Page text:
Serious and thoughtful football pundits are debating whether Alex Smith is the best quarterback in the NFL.
Smith must find that hilarious.
In 2014 he gave a witty, wise commencement speech at Utah, his alma mater. Given an honorary doctorate he joked he might put “Dr. Smith” on the back of his Chiefs jersey.
Then in a riff about experiencing adversity in his career, he asks the entire graduating class to stand and boo him. He urges them on — “Louder!” — and has one section chant “You’re a bust.”
“And those were the home fans,” Smith said.
Now that it seems likely that backup QB E.J. Manuel will take the field for the Raiders, and as the baying from 49ers fans to “Put C.J. Beathard in” increases, it is worth pondering the dark art of finding and nurturing a quarterback.
First, the 49ers. They are 0-4 and quarterback Brian Hoyer surely knew he was going to take the heat if there was a slow start. Some of it is deserved. As Kyle Shanahan said this week, “When you have the time and you’ve got guys open, you need to hit them.” At times Hoyer has not.
But I would also point out that Hoyer’s getting the bejeepers knocked out of him. It’s not just the sacks, but the shots after the ball is gone. How many times has his helmet been knocked off?
Which has an effect. Jet across the bay and check everybody’s favorite superstar-in-waiting, Derek Carr. For whatever reason — and no, it is not Carr’s stand on the national anthem — the line is not protecting him as well as last year.
Carr has been taking incoming fire since the first game. Consequently, he hasn’t been as sharp. This isn’t a revelation. You’ve probably noticed how exasperated Carr has been after errant throws.
And that was a precursor to the inevitable injury last week. The line falters, the hits keep coming and the show pony pulls up lame. It’s a sad, familiar narrative.
So just sayin’, if Shanahan puts in Beathard, the kid’s going to be the one having his bejeepers knocked out. Is that a route to success?
Let’s look at another trendy, young quarterback who was fan-shouted into the lineup of a poor team. Everybody knew Jared Goff had the NFL skill set when he was at Cal. Touch passes, long throws and quick reads. No wonder he was the first pick in the draft.
Last season he was inserted into the L.A. Rams’ lineup after nine games. And he was horrible. Brutally sacked, confused and disoriented, he was already making “biggest NFL busts” lists.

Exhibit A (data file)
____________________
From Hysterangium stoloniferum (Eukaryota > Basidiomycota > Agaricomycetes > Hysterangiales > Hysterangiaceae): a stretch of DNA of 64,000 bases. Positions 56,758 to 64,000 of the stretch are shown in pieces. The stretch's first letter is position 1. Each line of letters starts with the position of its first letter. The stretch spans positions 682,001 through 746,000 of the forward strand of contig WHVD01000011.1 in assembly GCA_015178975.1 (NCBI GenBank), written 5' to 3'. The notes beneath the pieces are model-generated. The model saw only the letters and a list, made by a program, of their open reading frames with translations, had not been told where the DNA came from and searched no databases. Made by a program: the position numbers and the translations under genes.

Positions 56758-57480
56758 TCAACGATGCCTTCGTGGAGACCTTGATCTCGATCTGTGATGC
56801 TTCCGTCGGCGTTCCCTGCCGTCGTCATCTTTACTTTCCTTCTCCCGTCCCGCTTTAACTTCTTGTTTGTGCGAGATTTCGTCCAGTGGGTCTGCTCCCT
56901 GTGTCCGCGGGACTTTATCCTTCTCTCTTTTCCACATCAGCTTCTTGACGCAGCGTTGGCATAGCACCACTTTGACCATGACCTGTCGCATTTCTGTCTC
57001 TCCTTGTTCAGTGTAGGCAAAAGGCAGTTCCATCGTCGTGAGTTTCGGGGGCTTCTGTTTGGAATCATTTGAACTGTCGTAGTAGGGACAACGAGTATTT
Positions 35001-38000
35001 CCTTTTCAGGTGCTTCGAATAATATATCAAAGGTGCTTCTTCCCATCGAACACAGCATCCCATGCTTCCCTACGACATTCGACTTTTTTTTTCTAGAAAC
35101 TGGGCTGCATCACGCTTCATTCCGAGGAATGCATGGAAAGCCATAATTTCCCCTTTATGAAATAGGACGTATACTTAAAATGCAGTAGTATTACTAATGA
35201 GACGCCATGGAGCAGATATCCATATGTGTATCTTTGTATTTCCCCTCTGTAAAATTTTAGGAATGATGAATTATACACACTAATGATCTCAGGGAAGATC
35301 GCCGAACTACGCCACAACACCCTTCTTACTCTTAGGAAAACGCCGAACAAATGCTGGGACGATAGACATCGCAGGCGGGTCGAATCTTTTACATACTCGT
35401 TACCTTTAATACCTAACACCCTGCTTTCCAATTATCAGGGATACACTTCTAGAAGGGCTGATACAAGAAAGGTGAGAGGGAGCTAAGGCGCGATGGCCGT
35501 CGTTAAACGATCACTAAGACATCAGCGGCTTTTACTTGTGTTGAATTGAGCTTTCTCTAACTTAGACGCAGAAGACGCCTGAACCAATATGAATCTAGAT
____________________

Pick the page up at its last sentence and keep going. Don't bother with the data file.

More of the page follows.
In the off-season the Rams upgraded both the line and receiver corps. New coach Sean McVay installed an offense more like what Goff ran at Cal. How’d that work?
This week the Rams PR staff calculates that Goff’s passer rating after four games is the second-highest in franchise history. Granted, it’s just a quarter of the season, but still.
Let’s be honest, all of us — fans, media and even owners — are suckers for the next new, shiny thing. When Robert Griffin III won the Heisman in 2011 he was going to change the game forever.
Washington gave up (this is not a misprint) three first-round draft picks and a second to draft him. In his first year he was spectacular. He ran wild, gaining over 800 yards.
The 49ers put Colin Kaepernick in that same year. He also ran wild, and the stories took off. This is what a quarterback looks like in the new world.
Which we heard when Steve Young joined the NFL. Although younger fans may not recall it, Young could run with anyone. But he became a Super Bowl champ because he had a revelation.
“The job is to deliver the ball from the pocket,” he said in 2014. “It’s been proven to me over and over again that that’s the championship job.”
Now how do you develop that? Well, you could try the Alex Smith method:
Draft him No. 1 so expectations are sky high, play him before he is ready, fail to protect him so he gets clobbered and eventually injured, make him play (and question his toughness) while injured and give him seven offensive coordinators in seven years.
And then, as he says in the speech, when the team finally puts together a Super Bowl year “and I was playing my best football ever,” get injured and be told you’ve lost your job.
“The only time I set foot on the field at the Super Bowl,” he said, “was for the coin toss. Because I was technically still one of the captains.”
Now, is this a prediction that Smith will take the Chiefs to the Super Bowl? God no. A million things can happen. Historically the Chiefs’ success in playoff games isn’t great. And there are probably analytics somewhere that can prove Smith is not the best quarterback.
But right now he is the quarterback of the only undefeated team in the NFL. And you have to think it would be awfully sweet for him, finally, to take that symbolic step on the field as a starting quarterback in a Super Bowl.
Just like we all knew he would be. Right?
Contact C.W. Nevius at firstname.lastname@example.org. Twitter: @cwnevius